When it comes to hedges, which do you prefer – shaped or wild? Boxy or freeform?
Using Pyracantha as an example, let’s look at the different approaches to pruning or not pruning.
Here are heavily pruned “tidy” Pyracanthas in Albuquerque’s North Valley:
I know that the homeowner prefers the neatness of the straight-edged pruning. He hires someone to come in every so often with one of those electric hedge trimmers and go to town on the plants. The heavy pruning reduces the number of berries, but their shady location also contributes to fewer berries. The homeowner probably has good reasons (although I haven’t asked) for wanting to keep the Pyracantha pruned so tightly. They’re laden with thorns, and there are kids around, so he may be concerned with safety. And also space may be an issue – there’s not much room for the plants to grow wild in the driveway.
Pruning the Pyracantha that heavily is many people’s choice – he’s not alone. There are examples of box-shaped hedges all over the city.
But he may not realize the plant’s potential, either.
Here’s an example from another homeowner who chose the “wild” path, letting the Pyracantha grow with abandon (also in the North Valley):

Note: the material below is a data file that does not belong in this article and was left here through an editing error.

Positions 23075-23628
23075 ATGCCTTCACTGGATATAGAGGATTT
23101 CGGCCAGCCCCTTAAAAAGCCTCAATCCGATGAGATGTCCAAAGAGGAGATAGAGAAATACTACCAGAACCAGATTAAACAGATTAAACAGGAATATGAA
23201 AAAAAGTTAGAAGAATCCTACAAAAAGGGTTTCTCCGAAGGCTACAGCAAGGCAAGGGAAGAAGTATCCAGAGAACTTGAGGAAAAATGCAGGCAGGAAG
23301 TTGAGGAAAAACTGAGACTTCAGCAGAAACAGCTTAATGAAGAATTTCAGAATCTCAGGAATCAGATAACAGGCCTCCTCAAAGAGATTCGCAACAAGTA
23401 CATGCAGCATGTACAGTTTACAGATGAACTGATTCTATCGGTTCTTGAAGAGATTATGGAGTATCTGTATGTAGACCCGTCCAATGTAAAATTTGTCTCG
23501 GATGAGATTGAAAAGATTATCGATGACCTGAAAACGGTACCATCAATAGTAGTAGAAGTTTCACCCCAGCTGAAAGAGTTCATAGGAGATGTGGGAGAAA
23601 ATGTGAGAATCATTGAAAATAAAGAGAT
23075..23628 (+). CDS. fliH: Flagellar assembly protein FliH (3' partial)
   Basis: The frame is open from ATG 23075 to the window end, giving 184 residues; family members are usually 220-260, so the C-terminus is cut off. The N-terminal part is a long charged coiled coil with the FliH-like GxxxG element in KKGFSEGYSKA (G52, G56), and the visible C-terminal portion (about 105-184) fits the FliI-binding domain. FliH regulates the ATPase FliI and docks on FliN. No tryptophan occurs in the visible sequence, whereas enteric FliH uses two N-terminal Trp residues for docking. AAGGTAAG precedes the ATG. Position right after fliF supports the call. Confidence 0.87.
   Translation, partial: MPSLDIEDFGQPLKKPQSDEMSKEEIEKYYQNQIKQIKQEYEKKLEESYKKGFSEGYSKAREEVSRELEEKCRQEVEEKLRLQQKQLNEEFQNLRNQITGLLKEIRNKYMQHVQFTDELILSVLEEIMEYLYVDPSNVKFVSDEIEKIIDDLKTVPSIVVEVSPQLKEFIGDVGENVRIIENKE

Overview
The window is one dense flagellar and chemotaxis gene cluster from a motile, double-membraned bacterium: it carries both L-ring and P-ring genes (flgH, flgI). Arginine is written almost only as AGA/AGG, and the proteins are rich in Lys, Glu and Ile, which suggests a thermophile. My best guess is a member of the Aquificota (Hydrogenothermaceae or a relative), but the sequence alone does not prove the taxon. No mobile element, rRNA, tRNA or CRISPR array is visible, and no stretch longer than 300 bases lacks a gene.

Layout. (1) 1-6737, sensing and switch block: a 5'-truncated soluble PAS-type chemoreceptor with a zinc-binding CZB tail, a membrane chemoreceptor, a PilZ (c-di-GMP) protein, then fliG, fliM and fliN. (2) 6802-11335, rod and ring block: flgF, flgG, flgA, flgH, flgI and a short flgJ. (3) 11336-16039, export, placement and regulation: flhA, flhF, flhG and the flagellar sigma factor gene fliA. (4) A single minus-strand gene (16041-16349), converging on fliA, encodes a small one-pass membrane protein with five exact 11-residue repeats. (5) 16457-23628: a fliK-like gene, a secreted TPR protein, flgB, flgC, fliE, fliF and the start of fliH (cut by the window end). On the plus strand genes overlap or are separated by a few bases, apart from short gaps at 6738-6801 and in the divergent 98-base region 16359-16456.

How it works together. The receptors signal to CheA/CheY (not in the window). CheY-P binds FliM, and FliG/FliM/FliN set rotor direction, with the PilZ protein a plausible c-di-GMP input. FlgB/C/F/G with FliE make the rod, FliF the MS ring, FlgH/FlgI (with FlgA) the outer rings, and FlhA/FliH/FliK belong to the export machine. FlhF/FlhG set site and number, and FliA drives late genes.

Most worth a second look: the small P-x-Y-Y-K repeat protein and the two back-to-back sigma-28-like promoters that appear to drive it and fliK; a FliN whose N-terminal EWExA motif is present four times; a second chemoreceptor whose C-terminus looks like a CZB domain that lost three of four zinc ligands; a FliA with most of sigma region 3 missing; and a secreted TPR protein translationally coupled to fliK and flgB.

Breathtaking, isn’t it? This row of Pyracantha offers a gorgeous natural fence, shielding the house from outside eyes and probably intruders as well (someone would have to be pretty stupid to try and climb a thorny fence like that!).
There’s also a lot more space to allow the plants to grow on this property than the first example.
How a plant is pruned is a personal choice. It should be an informed one, however. No one should prune a hedge into a box shape just because everyone else is doing it. Sometimes, the plants should be allowed to grow the way they want to grow. And sometimes a little shaping or training is necessary.
My regular readers know that I much prefer the latter example. I’m not a fan of heavy pruning because I think box-shaped hedges look ridiculous and decidedly unnatural. And also because they’re examples of lazy pruning – it’s quick and easy to take shears and lop off branches indiscriminately. It’s much more nuanced and time-consuming to give a plant an “editing” that encourages new growth without destroying the plant’s natural shape.
I’m curious, which do you prefer?
Good To Grow is an Albuquerque-based interior and exterior landscaping service. We use plants and flowers to decorate offices, homes and patios around the city. We also offer memorial garden services, meaning that when a loved one passes, we can plant a customized garden in his or her honor. If the person who passed was an avid cook, we can plant an herb garden to honor that person’s memory. If a Veteran dies, we can plant a red, white, and blue perennial flower garden. If you lost a beloved pet, we can plant a garden around the burial site.
If you’d like to know more about the landscaping or memorial garden services offered, please send an email to lizatheplantlady at gmail dot com. Thank you for your consideration.